This diagram shows the movement of carbon between land, atmosphere, and oceans in billions of tons of carbon per year. Yellow numbers are natural fluxes and red are human contributions of carbon (both change CO2 in the atmosphere). White numbers indicate stored carbon. Climate change scientists focus on the amount of carbon in the atmosphere (800 Gt) and vegetation (550 Gt). But soil contains more carbon than air and plants combined (2,300 Gt). So, even a minor change in soil carbon could have major implications for the earth\'s atmosphere and climate.
Most gardeners know about the importance of working with nature to increase soil health and thus the success of our gardens. But many gardeners do not appreciate the central role mycorrhizal fungi play for healthy plants and healthy soil.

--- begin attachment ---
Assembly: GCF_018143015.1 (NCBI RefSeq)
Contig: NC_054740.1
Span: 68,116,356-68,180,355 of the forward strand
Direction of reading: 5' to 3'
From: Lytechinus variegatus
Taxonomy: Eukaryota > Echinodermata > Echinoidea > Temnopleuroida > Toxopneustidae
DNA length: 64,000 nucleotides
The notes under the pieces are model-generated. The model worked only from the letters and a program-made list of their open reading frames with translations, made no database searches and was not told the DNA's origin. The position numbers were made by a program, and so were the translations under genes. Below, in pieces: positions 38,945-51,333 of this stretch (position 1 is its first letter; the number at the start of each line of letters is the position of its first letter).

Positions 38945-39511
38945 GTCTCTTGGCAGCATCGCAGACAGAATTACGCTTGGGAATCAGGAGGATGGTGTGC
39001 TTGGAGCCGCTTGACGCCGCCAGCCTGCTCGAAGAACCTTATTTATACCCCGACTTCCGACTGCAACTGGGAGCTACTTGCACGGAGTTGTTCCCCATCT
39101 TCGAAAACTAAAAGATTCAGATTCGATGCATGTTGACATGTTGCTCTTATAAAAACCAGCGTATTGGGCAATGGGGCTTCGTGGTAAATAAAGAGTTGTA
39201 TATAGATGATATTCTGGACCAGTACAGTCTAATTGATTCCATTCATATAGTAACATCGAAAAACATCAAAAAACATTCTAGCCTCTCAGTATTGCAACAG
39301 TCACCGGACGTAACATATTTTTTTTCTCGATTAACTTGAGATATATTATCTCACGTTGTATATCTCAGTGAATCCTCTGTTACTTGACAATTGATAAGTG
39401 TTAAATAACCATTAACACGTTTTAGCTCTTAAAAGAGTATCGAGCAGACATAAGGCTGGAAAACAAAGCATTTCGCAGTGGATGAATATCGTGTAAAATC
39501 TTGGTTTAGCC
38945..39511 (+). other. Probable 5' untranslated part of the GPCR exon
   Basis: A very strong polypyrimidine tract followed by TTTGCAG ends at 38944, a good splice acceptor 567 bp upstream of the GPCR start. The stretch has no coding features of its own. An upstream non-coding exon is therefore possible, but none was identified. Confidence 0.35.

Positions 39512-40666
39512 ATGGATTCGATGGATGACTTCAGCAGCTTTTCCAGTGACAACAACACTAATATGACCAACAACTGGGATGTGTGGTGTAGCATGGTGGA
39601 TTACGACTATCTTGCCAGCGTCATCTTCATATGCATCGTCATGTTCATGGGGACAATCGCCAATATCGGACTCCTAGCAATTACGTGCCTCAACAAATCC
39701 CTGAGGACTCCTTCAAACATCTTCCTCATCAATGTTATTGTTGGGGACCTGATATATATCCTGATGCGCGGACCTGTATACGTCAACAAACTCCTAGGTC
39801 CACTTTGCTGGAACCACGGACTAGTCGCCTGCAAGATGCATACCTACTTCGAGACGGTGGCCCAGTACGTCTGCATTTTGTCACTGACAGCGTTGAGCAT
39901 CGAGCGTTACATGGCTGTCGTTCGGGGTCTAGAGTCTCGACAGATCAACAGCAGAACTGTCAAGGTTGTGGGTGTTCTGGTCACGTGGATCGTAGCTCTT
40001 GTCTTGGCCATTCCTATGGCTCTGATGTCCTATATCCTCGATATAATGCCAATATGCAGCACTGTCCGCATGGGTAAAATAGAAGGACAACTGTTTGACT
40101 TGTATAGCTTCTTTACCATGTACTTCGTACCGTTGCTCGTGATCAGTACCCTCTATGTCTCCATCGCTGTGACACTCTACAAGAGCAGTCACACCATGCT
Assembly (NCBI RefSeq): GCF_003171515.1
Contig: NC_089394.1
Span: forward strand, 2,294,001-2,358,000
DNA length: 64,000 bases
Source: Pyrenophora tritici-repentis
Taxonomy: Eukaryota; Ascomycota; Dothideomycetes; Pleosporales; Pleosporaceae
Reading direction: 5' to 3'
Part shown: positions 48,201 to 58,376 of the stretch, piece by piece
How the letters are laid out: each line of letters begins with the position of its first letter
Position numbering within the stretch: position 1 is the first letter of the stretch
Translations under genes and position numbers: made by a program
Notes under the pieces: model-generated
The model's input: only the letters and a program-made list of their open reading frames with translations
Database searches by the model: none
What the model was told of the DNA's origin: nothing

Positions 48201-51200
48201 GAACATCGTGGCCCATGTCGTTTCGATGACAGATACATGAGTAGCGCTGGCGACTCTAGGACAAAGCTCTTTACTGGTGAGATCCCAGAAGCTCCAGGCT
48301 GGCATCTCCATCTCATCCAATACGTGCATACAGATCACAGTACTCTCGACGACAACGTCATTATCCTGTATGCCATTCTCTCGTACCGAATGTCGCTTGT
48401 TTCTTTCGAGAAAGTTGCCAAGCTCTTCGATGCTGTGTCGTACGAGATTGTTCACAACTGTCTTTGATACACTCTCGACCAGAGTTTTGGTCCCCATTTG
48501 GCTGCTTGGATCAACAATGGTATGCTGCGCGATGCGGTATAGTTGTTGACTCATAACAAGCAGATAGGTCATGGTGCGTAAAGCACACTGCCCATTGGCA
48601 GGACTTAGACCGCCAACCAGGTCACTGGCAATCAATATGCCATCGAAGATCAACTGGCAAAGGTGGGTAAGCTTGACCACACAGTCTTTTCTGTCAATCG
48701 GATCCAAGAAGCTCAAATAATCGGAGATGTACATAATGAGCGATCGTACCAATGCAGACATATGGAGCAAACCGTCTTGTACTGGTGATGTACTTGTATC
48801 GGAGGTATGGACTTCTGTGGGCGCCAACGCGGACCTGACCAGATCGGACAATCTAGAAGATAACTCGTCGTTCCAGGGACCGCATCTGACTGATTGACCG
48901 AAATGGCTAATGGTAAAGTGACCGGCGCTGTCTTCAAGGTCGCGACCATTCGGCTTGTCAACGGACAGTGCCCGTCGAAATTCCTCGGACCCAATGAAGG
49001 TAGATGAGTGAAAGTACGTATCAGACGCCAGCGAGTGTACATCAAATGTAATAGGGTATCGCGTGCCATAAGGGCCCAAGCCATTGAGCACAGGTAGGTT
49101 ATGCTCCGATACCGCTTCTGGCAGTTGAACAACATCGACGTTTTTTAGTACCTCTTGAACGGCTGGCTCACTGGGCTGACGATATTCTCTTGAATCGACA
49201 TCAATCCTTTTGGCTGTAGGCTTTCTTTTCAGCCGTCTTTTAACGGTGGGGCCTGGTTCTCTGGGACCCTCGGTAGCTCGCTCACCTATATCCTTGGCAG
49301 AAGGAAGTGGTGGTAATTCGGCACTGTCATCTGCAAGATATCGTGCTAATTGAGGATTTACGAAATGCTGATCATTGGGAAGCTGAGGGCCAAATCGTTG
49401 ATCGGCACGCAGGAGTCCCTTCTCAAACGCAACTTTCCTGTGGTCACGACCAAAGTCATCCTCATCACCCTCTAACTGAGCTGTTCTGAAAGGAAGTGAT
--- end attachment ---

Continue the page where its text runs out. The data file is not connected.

There is a sort of biological magic that happens between mycorrhizal fungi and plant roots called symbiosis where the plant provides the mycorrhiza with the sugars they need to keep growing, and the fungi provide the plants with more efficient access to soil nutrients. Mycorrhiza develop fungal "roots" that merge with the cell walls of the plant roots and grow into them, creating structures that allow for the transfer of nutrients like phosphorus and nitrogen from soil to the fungi to the plant.